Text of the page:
By Carolyn Henderson
Birds where everywhere Sunday at Wilson-Ledbetter Park. I came upon a few out of the ordinary species while walking the park to contribute to the GTWT Adopt-A-Loop project with the Texas Nature Trackers/Texas Parks and Wildlife Department and iNaturalist.
Normally, flora is abundant in that park, but most things were wilted, or dried up and gone, which is primarily due to the lack of rain in August and September and mowing. I heard on the local weather report that September has been a record dry month here in Central Texas. There were a few butterflies, but they were sparse, too, probably because there are very few nectar-producing plants right now. But the birds showed up.
There were domestic mallards that I would called mottled, mallards, mallards x muscovy cross, black-bellied Whistling Ducks (juvenile), and pekin ducks. The ducks appear to be intermingling.
There were green herons, great blue herons (which kept stealing fish from the green heron), and a great egret. Watching the Great Egret fly over the pond was beautiful – until it landed (see top photos). It was comically ungraceful when it landed in a large patch of floating primrose-willow.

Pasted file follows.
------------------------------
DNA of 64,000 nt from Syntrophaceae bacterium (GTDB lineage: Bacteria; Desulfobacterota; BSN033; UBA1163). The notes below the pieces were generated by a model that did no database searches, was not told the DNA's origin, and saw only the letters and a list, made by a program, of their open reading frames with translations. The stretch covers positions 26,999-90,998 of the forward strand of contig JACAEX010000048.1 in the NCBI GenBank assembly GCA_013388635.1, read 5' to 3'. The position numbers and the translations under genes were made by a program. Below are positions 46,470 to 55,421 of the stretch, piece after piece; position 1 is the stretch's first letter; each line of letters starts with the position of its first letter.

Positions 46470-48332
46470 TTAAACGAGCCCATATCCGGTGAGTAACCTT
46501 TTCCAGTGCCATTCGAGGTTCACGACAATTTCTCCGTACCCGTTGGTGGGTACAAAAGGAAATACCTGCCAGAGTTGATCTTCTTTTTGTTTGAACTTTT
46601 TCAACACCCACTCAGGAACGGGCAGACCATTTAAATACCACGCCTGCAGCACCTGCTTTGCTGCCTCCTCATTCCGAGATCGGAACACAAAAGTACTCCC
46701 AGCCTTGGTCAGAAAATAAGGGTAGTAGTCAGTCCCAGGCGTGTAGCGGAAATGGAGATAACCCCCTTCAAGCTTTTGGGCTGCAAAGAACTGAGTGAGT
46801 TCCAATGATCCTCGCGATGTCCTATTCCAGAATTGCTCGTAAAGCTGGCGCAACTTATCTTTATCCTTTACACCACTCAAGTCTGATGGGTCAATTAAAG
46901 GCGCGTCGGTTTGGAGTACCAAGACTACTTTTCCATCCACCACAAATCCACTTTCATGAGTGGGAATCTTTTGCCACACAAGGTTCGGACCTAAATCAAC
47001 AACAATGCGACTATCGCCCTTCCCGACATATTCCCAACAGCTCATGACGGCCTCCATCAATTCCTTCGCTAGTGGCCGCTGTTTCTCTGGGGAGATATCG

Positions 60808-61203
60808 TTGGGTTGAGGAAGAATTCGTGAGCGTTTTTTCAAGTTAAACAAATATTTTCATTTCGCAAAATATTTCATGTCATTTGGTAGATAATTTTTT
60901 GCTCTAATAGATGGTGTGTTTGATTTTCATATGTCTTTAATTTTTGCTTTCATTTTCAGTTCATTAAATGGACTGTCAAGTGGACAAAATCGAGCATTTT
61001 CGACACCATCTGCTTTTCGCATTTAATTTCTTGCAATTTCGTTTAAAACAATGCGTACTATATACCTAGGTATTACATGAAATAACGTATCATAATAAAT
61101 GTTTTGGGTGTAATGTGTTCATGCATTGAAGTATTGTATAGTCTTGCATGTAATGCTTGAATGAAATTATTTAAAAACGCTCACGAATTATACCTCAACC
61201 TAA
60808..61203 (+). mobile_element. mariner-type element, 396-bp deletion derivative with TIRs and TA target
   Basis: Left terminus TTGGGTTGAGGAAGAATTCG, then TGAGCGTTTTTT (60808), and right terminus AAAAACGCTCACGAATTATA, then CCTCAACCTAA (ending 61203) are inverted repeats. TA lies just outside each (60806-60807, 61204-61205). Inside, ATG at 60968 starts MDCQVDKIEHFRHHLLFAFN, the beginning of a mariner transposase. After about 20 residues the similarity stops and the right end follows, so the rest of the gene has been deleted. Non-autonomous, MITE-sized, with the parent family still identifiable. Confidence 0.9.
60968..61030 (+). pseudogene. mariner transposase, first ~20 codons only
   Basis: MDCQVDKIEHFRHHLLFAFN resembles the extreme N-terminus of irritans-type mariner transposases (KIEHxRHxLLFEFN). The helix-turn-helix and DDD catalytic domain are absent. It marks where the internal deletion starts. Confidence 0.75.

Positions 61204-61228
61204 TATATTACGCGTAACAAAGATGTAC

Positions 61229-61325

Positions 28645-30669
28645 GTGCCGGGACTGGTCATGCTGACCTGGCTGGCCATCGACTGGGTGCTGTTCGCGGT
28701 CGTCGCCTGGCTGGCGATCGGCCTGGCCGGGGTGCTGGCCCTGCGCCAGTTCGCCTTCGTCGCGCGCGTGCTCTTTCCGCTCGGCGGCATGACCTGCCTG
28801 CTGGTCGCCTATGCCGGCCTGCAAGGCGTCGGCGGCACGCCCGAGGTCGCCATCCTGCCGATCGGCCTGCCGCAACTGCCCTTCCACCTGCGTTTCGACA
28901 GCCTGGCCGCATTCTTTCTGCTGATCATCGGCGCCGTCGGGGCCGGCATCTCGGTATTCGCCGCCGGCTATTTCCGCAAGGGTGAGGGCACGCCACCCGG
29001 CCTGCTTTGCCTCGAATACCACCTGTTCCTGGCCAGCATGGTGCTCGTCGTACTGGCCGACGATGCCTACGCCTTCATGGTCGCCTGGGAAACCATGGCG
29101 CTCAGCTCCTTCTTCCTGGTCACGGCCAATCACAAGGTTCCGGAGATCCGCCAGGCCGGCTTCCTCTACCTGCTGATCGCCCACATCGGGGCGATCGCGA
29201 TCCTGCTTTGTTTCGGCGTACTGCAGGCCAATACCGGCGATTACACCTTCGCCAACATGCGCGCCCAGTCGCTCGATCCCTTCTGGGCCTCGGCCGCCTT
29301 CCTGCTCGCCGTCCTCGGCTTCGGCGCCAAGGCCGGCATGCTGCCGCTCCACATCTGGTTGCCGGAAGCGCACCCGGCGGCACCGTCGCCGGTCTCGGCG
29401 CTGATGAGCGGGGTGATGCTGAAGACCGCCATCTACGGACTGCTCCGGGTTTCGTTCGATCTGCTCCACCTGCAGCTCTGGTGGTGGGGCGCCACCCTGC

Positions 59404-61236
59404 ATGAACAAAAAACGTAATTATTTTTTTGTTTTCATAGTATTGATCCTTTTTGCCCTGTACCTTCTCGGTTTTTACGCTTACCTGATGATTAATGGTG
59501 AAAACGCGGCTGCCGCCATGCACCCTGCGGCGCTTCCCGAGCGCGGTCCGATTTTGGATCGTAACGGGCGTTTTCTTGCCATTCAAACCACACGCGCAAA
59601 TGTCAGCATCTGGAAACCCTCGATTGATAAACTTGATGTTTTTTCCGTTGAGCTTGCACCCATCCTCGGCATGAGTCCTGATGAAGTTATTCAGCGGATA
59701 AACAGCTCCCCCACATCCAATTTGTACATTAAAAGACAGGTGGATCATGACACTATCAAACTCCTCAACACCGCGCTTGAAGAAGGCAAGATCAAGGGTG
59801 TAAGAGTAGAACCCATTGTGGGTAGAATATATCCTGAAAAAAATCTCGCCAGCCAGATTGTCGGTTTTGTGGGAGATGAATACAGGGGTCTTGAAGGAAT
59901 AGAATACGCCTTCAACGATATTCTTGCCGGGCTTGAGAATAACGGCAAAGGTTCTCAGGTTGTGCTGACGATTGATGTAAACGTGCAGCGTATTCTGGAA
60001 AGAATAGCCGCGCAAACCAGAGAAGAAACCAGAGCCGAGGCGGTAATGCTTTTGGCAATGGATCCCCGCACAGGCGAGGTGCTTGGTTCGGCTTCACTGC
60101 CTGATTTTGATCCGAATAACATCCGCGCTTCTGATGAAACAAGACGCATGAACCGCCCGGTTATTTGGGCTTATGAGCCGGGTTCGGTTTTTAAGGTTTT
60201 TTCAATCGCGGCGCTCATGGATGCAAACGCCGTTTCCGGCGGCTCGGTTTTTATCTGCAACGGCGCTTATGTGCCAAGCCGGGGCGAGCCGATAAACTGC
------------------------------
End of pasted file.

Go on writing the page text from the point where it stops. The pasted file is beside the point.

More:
There were also domestic geese that have been living in the wild there for a very long time. The geese and most ducks were amazingly indifferent to humans standing amid them. All of the pictured birds have been verified for research grade on iNat except the Geese and Mallard x Muscovy, the latter of which was the suggestion by iNat.
Usually sparrows, mockingbirds, and grackles are there, but I did not see them Sunday.
If you’re a bird watcher or just want to earn some volunteer hours, it’s an interesting place to spend a little time. If you don’t yet use iNat and want to, they are having at least three programs on the use of the program at the annual meeting next month. You can attend virtually if you aren’t going in person.
2 thoughts on “Birds at the Park”
Great blog, we do not see water fowl much
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Come visit the ranch! We have the water fowl and then some.